Concerning the parties' central dispute, whether the Defendant may in most instances limit its discovery responses to those related to Mr. Sparks and Ms. Terranova, the undersigned has carefully reviewed the above-quoted discovery requests and concludes that they are reasonably calculated to lead to the discovery of admissible evidence. Moreover, given the small size of the Development Team, general discovery as to each team member is appropriate.
Accordingly, the Defendant's objection to responding to Interrogatory 3 and Document Requests 10, 27-29 and 32-33 other than as to Mr. Sparks and Mas. Terranova is overruled
and the Defendant will be compelled to make full supplemental responses to those requests.
As quoted above, Document Request 26 seeks the personnel files of all members of the Development Team. Although not covered by a per se
privilege, the undersigned notes that there is a strong public policy against the public disclosure of personnel files. See
Blount v. Wake Elec. Membership Corp., 162 F.R.D. 102, 105-06 (E.D .N.C.1993) (“It cannot be denied that personal privacy and accurate employee evaluations are important public policy concerns.”) However, where the files sought are those of employees whose action or inaction has a direct bearing on the Plaintiff's claims or Defendant's affirmative defenses and especially where, as here, the Court will enter an appropriate protective order prior to disclosure, personnel files are subject to discovery. Accord
Johnson v. Morris, 903 F.2d 996, 998 (4th Cir.1990) (pursuant to a protective order, defendant's investigative file and the personnel files of all employees who supplied information during the investigation were produced.); Pitrolo v. County of Buncombe,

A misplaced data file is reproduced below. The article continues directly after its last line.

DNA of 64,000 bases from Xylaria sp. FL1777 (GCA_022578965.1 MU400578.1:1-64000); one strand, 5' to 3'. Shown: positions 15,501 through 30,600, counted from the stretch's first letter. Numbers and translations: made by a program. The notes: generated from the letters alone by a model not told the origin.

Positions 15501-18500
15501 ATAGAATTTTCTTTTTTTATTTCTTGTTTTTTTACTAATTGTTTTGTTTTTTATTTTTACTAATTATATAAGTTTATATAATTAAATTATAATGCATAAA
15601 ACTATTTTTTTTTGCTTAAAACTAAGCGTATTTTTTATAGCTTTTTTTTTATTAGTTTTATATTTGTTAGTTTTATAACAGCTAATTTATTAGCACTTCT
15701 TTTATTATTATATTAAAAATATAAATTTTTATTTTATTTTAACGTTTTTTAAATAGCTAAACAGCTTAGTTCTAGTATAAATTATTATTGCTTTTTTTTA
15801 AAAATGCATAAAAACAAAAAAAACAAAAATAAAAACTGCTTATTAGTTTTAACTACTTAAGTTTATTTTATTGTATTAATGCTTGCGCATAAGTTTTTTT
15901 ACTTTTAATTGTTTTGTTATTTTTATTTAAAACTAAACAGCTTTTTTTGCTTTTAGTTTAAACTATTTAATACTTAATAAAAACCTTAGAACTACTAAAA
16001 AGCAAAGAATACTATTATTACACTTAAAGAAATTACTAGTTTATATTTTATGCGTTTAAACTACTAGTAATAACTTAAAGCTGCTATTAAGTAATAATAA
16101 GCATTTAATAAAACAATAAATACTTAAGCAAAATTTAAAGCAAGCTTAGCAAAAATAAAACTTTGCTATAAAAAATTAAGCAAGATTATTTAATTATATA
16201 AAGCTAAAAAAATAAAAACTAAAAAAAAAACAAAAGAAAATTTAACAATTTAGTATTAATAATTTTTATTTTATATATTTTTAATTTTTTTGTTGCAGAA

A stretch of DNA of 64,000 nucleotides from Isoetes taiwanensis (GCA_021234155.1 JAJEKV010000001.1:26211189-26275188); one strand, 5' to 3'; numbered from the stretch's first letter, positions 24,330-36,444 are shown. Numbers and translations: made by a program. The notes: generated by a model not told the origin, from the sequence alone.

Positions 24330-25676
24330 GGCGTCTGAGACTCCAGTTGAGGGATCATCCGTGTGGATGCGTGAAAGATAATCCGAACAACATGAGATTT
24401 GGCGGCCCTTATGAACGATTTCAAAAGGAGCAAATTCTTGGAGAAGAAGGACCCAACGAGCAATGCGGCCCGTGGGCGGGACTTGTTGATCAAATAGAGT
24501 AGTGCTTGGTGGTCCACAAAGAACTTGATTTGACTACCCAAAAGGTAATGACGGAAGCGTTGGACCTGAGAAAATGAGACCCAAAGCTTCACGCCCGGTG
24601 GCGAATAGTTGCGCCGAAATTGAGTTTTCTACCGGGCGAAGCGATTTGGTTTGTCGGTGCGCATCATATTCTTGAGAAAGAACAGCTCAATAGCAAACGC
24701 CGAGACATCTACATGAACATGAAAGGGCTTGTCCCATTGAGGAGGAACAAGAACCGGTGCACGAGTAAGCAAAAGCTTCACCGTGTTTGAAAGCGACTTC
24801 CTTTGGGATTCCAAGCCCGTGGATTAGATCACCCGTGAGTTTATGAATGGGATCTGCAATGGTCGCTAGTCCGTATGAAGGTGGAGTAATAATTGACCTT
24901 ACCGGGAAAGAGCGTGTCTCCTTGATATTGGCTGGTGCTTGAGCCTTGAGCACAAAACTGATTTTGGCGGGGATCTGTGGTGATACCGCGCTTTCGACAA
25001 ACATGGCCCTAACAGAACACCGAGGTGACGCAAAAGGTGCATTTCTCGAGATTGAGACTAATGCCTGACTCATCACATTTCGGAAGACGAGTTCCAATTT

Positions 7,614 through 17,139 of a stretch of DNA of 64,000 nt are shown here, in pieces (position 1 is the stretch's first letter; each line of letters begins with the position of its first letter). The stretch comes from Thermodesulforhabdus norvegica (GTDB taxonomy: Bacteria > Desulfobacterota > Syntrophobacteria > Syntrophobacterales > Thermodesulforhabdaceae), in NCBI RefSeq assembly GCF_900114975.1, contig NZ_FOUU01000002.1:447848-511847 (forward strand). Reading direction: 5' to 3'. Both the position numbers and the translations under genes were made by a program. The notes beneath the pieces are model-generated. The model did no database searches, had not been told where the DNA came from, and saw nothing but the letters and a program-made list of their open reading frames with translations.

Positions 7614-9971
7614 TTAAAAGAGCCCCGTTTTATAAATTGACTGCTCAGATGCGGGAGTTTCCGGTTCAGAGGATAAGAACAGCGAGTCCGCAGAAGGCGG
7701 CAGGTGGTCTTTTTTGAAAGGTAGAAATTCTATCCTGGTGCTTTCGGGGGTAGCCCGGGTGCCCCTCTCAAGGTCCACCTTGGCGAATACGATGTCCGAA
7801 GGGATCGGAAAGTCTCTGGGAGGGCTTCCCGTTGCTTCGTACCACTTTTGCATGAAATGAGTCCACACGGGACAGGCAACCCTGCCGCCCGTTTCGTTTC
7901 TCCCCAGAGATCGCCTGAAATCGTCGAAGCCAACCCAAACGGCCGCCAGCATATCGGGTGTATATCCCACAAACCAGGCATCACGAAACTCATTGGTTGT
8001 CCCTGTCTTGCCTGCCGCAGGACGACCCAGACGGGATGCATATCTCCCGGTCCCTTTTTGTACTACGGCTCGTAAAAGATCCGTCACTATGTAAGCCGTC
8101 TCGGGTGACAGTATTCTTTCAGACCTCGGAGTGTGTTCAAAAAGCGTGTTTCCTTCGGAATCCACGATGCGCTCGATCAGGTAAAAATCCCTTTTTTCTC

---F.Supp.2d. ----, ---- (W.D.N.C. April 4, 2007) (requiring production of personnel files of all comparators); Blount, 162 F .R.D. at 105-06 (ordering production of personnel files of employees directly implicated by plaintiff because the files contained information which was “clearly relevant” and not otherwise readily available); and
Cason v. Builders Firstsource-Southeast Group, Inc ., 159 F.Supp.2d 242, 248 (W.D.N.C.2001) (requiring production of personnel files of decision makers).
*8 Applying these principles, the Court concludes that the Plaintiff is entitled to the production of the personnel files of all of the members of the Development Team except Mr. Anderson. Indeed, both Ms. Statland and Ms. Krause were decision makers in the Defendant's decision to eliminate the Plaintiff's position. Mr. Dowell allegedly made the earlier decision to demote the Plaintiff and promote Ms. Terranova in his stead. The Defendant's organizational chart shows that Mr. Sparks, Ms. Siegner, Mr. Dailey, Ms. Gammon, and Mr. Terry held comparable positions at the time the Plaintiff's position was eliminated. Finally, Ms. Krause's admission that she “did not get a lot out of” Mr. Burgessor raises an inference that Mr. Burgessor was a more suitable candidate for the layoff than the Plaintiff.
Concerning Mr. Anderson, however, the record is silent other than stating merely that he was a member of the Development Team. Accordingly, the Plaintiff's Motion to Compel production of his personnel file will be denied without prejudice
to the Plaintiff's right to renew his Motion should the Defendant's supplemental responses otherwise reveal that Mr. Anderson's actions or inaction had a direct bearing on the Plaintiff's claims.
Finally, the Defendant is not entitled to limit its response to Interrogatory 2 (seeking identification of all members of the Development Team from 2000 forward) to individuals who were part of the Developmental Team in or after 2004. The Plaintiff joined the Development Team in 2000, and any member of the team from that time through the Plaintiff's termination could possess relevant information, including evidence material to the Plaintiff's job performance and his qualifications vis-a-vis other team members whose positions were not eliminated.